Cisco, Mobility and Security
Cisco has made several key acquisitions in the last few years as it looks to adapt to a business landscape increasingly characterized by BYOD-enabled mobile devices, wireless networking and cloud computing, plus the security concerns that accompany all three of those trends. It picked up enterprise Wi-Fi startup Meraki in 2012 for more than $1 billion and more recently acquired Lancope, a maker of network visibility and analytics tools with which Cisco has a long relationship.
These moves reveal the rapid evolution of Cisco's ambitious Security Everywhere strategy. The leading network equipment vendor has a unique opportunity to streamline network security mechanisms and practices, so that organizations can better defend against a wide range of threats, including the use of unauthorized cloud applications. Both the Meraki and Lancope acquisitions have given Cisco a strong technical base for pursuing such a transformation.
What's at Stake for Enterprises in Network Security: Data Control and Protection
One of the most far-reaching effects of mobile device and cloud adoption in the enterprise has been the rise of shadow IT. This term refers to the purchase and consumption of cloud services without going through the traditional processes of IT procurement.
Cisco is preparing itself for more complex networks and advanced security threats.
According to Cisco Cloud Consumption Services, the actual number of cloud services in use at the average enterprise is 15 times higher than what its CIO assumes - 730 versus 51. This disparity has real costs. For starters, there's the risk of sensitive data being migrated to a public cloud. There may also be additional overhead in network security as new processes begin popping up alongside old ones.
Shadow IT has many causes, with two of the most prominent being:
- The ease of use of many cloud services compared with their on-premises equivalents.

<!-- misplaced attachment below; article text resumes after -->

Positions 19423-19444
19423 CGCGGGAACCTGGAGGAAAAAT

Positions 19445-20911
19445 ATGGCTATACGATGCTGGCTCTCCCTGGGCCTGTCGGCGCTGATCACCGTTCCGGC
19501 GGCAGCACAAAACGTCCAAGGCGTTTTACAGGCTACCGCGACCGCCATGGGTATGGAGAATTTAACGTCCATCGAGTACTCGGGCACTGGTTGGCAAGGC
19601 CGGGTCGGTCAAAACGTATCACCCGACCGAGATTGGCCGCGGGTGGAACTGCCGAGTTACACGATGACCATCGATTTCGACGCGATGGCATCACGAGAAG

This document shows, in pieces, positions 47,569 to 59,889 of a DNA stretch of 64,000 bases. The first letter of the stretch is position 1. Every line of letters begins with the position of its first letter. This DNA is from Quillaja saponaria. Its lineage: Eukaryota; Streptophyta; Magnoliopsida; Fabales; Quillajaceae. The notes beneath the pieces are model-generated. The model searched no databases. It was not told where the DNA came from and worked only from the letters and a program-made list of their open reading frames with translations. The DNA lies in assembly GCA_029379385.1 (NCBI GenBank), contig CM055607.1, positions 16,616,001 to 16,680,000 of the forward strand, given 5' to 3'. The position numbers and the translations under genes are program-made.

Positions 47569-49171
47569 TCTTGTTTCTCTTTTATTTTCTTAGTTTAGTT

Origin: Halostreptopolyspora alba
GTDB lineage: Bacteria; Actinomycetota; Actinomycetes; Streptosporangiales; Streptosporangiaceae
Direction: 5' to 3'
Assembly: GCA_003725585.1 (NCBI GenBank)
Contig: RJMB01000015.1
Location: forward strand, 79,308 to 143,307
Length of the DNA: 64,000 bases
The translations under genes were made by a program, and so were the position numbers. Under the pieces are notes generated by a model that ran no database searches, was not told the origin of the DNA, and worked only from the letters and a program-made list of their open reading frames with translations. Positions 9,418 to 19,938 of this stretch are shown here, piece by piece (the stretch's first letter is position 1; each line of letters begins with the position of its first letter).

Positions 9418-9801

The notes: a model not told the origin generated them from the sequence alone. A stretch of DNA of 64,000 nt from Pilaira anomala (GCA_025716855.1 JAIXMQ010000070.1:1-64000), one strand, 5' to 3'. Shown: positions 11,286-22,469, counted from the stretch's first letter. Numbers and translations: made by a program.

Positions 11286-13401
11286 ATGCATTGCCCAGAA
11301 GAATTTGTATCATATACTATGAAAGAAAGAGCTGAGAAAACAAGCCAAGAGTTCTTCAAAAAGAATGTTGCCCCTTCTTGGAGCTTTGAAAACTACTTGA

- The gaggle of complex, non-interoperable network infrastructures and security that many enterprises still rely on to keep their operations up and running.
Cisco has taken many steps to tackle these two issues. The Meraki purchase gave it ownership of an intuitive, cloud-based solution that could deliver fine-grained security, centralized network management and super-fast 802.11ac Wi-Fi from appliances like the MX64W.
Likewise, the late October 2015 pickup of Lancope has given Cisco a foothold in real-time security analytics. The Lancope solution, StealthWatch, is well-known as a strong defense against insider data theft, thanks to its abilities to identify unusual traffic and enable the network to act as both a sensor of anomalies and an enforcer of policies.
Knowledge of what services are in use at any given time is a pillar of defense against shadow IT. Cisco has also cited the simplification of cloud management (something Meraki helps in part with) and the migration of infrastructure to hybrid cloud (which vests some degree of control in traditional systems) as other centerpieces of modern security strategy.
Many enterprises (82 percent, according to RightScale) have a hybrid cloud strategy in place as of early 2015. Similarly widespread adoption of other measures such as wireless security tools and analytics solutions may not be far behind, if Cisco's recent moves are any evidence.